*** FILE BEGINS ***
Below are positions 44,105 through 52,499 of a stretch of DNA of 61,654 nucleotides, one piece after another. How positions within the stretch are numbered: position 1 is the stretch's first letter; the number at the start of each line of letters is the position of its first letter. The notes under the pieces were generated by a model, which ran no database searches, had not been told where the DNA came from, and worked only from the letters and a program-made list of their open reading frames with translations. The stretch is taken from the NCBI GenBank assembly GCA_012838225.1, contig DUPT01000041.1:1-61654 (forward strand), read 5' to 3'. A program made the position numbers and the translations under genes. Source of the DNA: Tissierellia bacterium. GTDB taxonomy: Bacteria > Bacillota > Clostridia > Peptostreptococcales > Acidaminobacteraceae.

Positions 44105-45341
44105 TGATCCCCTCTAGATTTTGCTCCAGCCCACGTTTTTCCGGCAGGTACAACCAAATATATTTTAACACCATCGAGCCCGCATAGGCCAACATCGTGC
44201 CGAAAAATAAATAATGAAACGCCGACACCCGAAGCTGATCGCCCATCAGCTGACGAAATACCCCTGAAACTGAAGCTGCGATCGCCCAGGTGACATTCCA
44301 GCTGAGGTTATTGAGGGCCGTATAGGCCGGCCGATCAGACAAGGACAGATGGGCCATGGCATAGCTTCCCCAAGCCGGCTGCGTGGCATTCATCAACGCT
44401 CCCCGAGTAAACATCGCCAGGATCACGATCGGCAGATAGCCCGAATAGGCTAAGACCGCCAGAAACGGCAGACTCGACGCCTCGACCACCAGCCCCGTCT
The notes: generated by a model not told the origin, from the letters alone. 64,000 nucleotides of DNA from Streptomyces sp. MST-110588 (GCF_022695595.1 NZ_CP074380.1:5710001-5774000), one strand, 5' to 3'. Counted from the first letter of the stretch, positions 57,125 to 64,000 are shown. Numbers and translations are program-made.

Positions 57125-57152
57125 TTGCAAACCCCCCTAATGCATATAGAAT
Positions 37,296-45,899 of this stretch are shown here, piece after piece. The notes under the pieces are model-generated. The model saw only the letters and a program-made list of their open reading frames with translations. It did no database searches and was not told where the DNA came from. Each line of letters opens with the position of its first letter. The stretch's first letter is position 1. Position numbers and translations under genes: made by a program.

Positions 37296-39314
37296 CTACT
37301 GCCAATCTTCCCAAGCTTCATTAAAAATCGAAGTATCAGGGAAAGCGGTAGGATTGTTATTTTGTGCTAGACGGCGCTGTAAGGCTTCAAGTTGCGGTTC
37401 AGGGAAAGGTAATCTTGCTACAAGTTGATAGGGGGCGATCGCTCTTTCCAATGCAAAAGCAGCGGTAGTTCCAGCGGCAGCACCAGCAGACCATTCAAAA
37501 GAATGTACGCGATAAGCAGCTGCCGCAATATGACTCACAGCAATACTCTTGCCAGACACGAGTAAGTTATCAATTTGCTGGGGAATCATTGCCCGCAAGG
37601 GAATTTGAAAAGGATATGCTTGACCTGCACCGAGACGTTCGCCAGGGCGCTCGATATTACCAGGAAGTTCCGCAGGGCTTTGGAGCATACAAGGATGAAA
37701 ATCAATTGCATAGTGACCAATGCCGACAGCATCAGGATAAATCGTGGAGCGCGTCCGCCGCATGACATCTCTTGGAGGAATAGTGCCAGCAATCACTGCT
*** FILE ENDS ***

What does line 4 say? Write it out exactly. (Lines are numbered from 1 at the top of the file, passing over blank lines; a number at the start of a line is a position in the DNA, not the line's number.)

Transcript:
44201 CGAAAAATAAATAATGAAACGCCGACACCCGAAGCTGATCGCCCATCAGCTGACGAAATACCCCTGAAACTGAAGCTGCGATCGCCCAGGTGACATTCCA